3 Exercises for People who Hate Exercise

Article posted in: Fitness

Exercise can slash your risk of stroke, heart disease, diabetes and certain cancers by as much as half. And it lowers your risk of early death by 30 percent. It’s no wonder the Centers for Disease Control and Precention (CDC) recommends adults get 150 minutes per week of moderate-intensity aerobic activity, as well as two muscle-strengthening sessions each week.

But if you hate to exercise, none of that matters… because you won’t do it consistently. But exercise doesn’t have to mean going to the gym, being around intimidating people, and putting yourself on display. And it doesn’t have to mean doing a single rep of what you probably consider “exercise”—no pushups, sit-ups, squats or a single stride of jogging. You can get the activity to help your body at home while doing something you enjoy. Read on for three creative ways for people who hate exercise to burn some calories. And, as with any exercise program, consult your doctor before starting out.

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1. Have a dance party with yourself.
There’s a reason Zumba classes are so popular right now: Light dancing is a surprisingly effective calorie burner. A 200-pound person can burn an estimated 150 calories in 30 minutes of shakin’. So go in your room, close the door, turn up your favorite tunes, and dance like no one is watching—because they aren’t!

Thirty minutes is equivalent to eight or 10 songs, so make your own ultimate dance party playlists: Rock out on air guitar if that’s your favorite, pretend you’re Beyonce for a while, or get yourself pumped up for the day with inspirational jams before your morning shower. If you find you’re loving this type of movement, and you’re ready to expand your exercise game beyond the comfort of home, consider signing up for a dance class or Zumba. Considering bringing a few friends in on the fun—going outside your comfort zone can be much easier with buddies.

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2. Play video games (or read a book) on a treadmill or stationary bike.
Fitness magazines are forever espousing the benefits of high-intensity interval cardio, and with good reason: A 2014 study from the journal Obesity found that such intervals, where high-intensity work is alternated with bouts of slower exercise, were more time-efficient than “continuous,” steady-state exercise. But that study also found that these intervals were not better at redistributing fat than a continuous pace—the leanest athletes swear by walking or light biking, known as “low-intensity, steady state” (or “LISS”) cardio.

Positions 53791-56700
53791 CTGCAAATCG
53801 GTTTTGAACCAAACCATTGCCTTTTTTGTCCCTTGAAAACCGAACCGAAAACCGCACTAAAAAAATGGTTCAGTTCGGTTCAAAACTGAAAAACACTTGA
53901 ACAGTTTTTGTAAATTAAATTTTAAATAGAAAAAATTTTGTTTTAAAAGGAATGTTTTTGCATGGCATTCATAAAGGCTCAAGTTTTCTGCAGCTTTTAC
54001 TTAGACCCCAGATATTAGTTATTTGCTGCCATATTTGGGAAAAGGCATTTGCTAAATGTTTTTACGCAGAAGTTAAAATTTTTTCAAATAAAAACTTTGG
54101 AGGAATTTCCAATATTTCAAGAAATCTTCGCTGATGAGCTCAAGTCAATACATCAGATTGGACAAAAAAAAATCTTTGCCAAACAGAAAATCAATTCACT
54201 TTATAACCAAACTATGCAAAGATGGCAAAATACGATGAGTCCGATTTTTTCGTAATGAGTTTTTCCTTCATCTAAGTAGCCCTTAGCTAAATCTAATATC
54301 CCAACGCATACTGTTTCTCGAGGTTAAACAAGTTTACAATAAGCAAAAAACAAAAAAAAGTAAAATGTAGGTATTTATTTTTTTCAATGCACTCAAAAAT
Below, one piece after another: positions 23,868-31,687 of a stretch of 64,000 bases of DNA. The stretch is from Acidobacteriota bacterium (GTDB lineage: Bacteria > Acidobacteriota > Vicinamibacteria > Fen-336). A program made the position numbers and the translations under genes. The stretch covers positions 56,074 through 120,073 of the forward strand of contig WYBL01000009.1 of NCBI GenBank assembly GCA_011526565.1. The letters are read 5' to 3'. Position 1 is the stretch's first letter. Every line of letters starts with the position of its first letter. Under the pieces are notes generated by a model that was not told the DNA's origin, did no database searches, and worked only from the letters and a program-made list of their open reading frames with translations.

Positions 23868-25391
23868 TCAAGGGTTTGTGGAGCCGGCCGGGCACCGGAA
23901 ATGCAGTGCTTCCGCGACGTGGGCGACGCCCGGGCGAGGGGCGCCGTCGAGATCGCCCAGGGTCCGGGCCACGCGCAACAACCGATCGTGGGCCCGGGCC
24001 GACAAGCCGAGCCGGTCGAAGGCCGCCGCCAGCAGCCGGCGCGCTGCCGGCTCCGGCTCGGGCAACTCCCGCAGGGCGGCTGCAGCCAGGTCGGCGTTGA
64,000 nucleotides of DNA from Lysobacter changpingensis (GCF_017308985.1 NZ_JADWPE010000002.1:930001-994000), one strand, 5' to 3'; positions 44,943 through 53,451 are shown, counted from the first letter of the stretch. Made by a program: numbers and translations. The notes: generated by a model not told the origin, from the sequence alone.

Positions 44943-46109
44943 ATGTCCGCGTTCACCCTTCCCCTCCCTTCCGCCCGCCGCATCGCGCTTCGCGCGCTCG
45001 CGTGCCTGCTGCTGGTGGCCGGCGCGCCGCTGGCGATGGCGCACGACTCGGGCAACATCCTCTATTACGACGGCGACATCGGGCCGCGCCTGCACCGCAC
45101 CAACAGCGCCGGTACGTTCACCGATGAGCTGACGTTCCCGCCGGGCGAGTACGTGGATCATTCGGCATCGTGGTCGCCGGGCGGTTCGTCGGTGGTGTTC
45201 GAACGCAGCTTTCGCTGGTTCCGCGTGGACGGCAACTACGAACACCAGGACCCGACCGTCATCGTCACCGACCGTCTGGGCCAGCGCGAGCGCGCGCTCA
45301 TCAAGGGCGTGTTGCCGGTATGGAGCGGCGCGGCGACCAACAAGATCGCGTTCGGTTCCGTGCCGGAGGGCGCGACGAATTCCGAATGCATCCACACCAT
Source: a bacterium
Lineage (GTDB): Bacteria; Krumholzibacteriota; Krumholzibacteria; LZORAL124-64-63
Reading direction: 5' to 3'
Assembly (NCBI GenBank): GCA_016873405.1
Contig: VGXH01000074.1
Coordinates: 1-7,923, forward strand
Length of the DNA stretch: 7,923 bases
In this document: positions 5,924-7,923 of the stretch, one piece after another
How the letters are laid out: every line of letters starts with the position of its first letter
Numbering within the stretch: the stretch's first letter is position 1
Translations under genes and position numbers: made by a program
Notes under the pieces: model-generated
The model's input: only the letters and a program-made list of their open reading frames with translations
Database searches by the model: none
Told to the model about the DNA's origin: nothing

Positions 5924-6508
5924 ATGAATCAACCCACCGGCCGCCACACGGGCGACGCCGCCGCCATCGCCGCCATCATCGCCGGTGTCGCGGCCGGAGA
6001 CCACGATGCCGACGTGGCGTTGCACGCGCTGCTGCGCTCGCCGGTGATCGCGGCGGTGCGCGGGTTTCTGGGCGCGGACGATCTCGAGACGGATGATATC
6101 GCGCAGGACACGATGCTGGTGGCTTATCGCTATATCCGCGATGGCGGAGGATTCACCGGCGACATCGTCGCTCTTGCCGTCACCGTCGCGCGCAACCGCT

And the slow pace of LISS offers an opportunity: You can perform normally sedentary activities while you do it—like playing video games. “Treadmill gaming” combines the healthy aspects of taking a long stroll with the enjoyment of playing a game on your phone, your iPad, your gaming console, whatever! Enthusiasts online have lost as much as 100 pounds turning couch potato stuff into exercise, and offer this tip: Start with lower-action puzzle games or role-playing games to avoid “drift,” a phenomenon where the player moves left and right in time with the character, potentially causing injury.

And you don’t have to go to the gym to do it. If your home offers the space, check Craigslist for a free or inexpensive treadmill or exercise bike—there’s almost always someone giving away gym equipment if you’re willing to pick it up.

Not a gamer? Many strength coaches and fitness fanatics who love LISS strive for personal growth by listening to audio books or business podcasts while doing their long walks—Olympian Ryan Hall used to listen to Homer’s Odyssey while training for marathons. And if you’d rather read paper books, look for a free bike: It’s easy to pedal while you fly through a few chapters of your favorite.

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3. Go for a few short walks throughout the day.
You may have heard that “sitting is the new smoking,” a clever catchphrase meant to drive home this point: Sitting at a desk all day increases your risk of disease and early death. Walking for just 10 minutes per day can counteract some of your all-day computer use, though: Scientists have found that after six hours in a chair, just 10 minutes on your feet got blood flowing correctly again, solving circulation problems caused by being sedentary.

Which is important: The CDC recommendations for exercise don’t have to be reached all at once. They’re about how much you move throughout the week, and five to 10 minutes at a time can add up. Just 10 minutes of walking has been shown in studies to give those on their foot a boost of creativity, an improvement in their mood and protection against memory loss later in life. Doing your walk outside can help you reconnect with nature and get some bone-strengthening Vitamin D.

So when a problem arises or an idea strikes at work, get up and walk to a coworker’s spot to talk about it. If you can’t come up with an idea, jump up and take a noontime stroll. Do your weekly call to Mom or another relative—or reconnect with an old friend—while walking through a local park. Give yourself little excuses to get a few more steps in, and it will never feel like you’re “working out.”